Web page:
The primary advantage of hard racing paints is the ability to sand them to a consistent finish. Ablative paints are simply too soft to be able to accurately sand to an acceptable finish. Once you have achieved the desired sanded finish, the water just doesn’t care. Buffing and burnishing looks good, but doesn’t make you any faster.
In our experience, the best hard paints are not always the best from an antifouling standpoint. If you keep your boat in the water and want peak performance, find a good diver and get real friendly with him. Don’t let your diver use anything abrasive on the bottom. Frequent cleanings with a sponge of soft cloth are the only way to go.
How much faster will his boat go? That’s a bit hard to pin down to an accurate number. It will depend on the design of the boat, how bad the current bottom is, and how good the new bottom will be. I suppose one could run it through a bunch of software and get a pretty good theoretical number.
Last year, my husband Ken and I ran into a sailor who told us about a new charting program that was legal (not pirated), free, and interfaced with free electronic charts, our AIS system, and GRIB weather files. The www.opencpn.org website gives handy links to a huge number of government sites where you can download the charts, again for free. Our cruising budget always has taken a big hit every year with the purchase of charts for our chartplotter, so our ears really perked up with the hot tip.
We easily downloaded the program “OpenCPN” from the Internet on to our laptop, which is at the nav station. The computer is already tied into our electronics and a GPS antenna enabling AIS coverage.
We used this new charting system for three months while sailing from Florida to Boston and back. The USA NOAA charts even overlayed current and tidal information against time of day.
We also purchased a 20-inch Samsung LED TV (about $200) and installed that at the helm in a PVC foam board enclosure case Ken made ($50). We linked the TV to the laptop, which was inside running the OpenCPN program and charts, with a HDMI cable, and presto, we had a chartplotter at the helm also!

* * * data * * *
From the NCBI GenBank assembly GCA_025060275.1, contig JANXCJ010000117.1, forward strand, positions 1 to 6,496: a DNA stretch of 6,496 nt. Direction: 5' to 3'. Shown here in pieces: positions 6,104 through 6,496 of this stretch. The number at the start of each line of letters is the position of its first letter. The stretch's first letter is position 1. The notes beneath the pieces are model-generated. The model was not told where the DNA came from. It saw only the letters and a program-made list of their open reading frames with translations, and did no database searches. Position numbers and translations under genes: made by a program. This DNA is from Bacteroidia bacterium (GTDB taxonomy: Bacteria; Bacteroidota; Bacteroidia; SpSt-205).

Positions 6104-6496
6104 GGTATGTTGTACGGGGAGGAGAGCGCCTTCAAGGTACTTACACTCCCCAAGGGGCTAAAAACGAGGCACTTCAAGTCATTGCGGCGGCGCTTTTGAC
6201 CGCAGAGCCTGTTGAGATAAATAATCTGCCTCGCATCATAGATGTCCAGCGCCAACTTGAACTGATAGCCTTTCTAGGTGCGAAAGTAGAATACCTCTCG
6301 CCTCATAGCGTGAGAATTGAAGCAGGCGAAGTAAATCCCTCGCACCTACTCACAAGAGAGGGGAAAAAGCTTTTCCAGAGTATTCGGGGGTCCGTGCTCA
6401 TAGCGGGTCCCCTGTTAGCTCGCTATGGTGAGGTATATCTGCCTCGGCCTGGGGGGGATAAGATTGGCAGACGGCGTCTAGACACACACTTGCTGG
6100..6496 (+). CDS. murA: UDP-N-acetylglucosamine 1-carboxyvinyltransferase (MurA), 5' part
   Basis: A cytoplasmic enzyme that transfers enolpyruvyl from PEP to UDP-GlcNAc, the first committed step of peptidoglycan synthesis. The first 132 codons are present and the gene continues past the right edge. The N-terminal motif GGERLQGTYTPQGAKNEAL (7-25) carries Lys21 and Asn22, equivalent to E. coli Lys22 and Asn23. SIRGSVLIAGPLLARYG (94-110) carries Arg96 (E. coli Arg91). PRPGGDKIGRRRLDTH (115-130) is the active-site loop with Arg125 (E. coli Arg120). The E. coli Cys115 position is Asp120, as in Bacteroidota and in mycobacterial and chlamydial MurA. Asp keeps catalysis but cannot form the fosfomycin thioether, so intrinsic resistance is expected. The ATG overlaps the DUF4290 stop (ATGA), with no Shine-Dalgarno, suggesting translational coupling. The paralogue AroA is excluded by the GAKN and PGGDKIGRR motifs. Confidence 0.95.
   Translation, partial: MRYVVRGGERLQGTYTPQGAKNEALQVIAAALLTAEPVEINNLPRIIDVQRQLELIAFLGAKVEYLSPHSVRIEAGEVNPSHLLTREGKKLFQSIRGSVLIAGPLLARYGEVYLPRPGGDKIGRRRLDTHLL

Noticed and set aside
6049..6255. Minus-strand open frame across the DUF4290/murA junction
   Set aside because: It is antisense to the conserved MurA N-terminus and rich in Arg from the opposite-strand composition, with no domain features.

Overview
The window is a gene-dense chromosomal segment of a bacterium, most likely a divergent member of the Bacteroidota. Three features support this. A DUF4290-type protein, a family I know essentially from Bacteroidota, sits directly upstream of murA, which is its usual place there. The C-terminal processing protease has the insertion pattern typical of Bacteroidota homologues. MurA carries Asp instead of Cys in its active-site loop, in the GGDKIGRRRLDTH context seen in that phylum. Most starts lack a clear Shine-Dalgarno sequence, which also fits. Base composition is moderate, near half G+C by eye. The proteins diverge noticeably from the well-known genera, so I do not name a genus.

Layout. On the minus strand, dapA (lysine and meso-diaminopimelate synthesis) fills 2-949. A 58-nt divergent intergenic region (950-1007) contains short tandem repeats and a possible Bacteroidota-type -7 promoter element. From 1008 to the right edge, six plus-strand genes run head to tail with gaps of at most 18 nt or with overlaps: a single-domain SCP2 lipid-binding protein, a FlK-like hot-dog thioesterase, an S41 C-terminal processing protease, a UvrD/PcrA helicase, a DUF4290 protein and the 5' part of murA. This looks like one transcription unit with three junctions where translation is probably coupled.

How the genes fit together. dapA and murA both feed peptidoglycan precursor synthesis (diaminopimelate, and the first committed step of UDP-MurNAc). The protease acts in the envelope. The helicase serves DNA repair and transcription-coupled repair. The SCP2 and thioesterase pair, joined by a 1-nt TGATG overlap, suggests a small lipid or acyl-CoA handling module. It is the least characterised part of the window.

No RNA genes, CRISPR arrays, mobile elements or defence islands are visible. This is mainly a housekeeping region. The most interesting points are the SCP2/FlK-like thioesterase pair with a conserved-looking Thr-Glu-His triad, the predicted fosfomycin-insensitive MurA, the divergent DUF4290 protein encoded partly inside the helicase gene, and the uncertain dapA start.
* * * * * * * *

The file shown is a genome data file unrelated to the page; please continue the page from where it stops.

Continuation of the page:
Now, with a click of our Bluetooth mouse at the helm, we can control the laptop, toggling between our chartplotter with AIS overlay and our GRIB files.
This system saved us about $600 that we would have spent on electronic charts for the East Coast trip. We have also downloaded charts for our upcoming Pacific trip; this saved us a further $5,000.
Capt. Joan Hildal
50-foot Privilege 2005
Interesting project. Thanks for sharing the tip. We’re curious to see how long the TV survives life in the cockpit. Keep us posted.
I started out in Flying Juniors at Stanford and crewed on Thistles. Occasionally, I have chartered 26-footers on Lake Lanier in Georgia. Next year, I plan to purchase a 40-foot live-aboard cruiser. I’m looking at Block Island 40s, Brewer 12.8s, and Whitby 40s.
No one ever discusses what it takes to cruise. What minimum costs are there? What are the possibilities of earning additional income along the way?
There is a ton of information available that can help you plan and start your journey. If you’re even remotely computer savvy, we suggest joining a few online cruisers forums (www.cruisersforum.com and www.sailnet.com are two popular ones). You’ll find experienced cruisers who—more often than not—are happy to share their experiences and insights. But keep in mind that you’ll find good and bad advice on these forums, so be conscientious of this as you filter the info. Check out (and join) the Seven Seas Cruising Association (www.ssca.com), which offers a treasure trove of information and networking options.
Several authors have books addressing the exact questions you’ve asked. For starters, noted marine authors and long-time cruisers Lin and Larry Pardey’s “Cost Conscious Cruiser” speaks to the budget requirements of cruising and Lin’s “The Care and Feeding of the Sailing Crew” is a revised classic. Annie Hill’s “Voyaging on a Small Income” will also be a helpful read, and Beth Leonard offers an excellent chapter, “Adequate Financing, alternatives for financing the dream” in “The Voyager’s Handbook,” a book we highly recommend for cruisers (you can find it in PS’s online bookstore, www.practical-sailor.com).
Search for upcoming cruisers’ workshops and seminars. They nearly always have some planned at boat shows, and several maritime organizations—like the Annapolis School of Seamanship (www.annapolisschoolofseamanship.com) and the Northwest Maritime Center (www.nwmaritime.org)—offer weekend symposiums.
As far as money-earning opportunities while cruising, there are as many as there are for landlubbers. Any portable profession is an option. If you can work remotely on a laptop, you can work from your boat. Check cruisers forums for chats about this.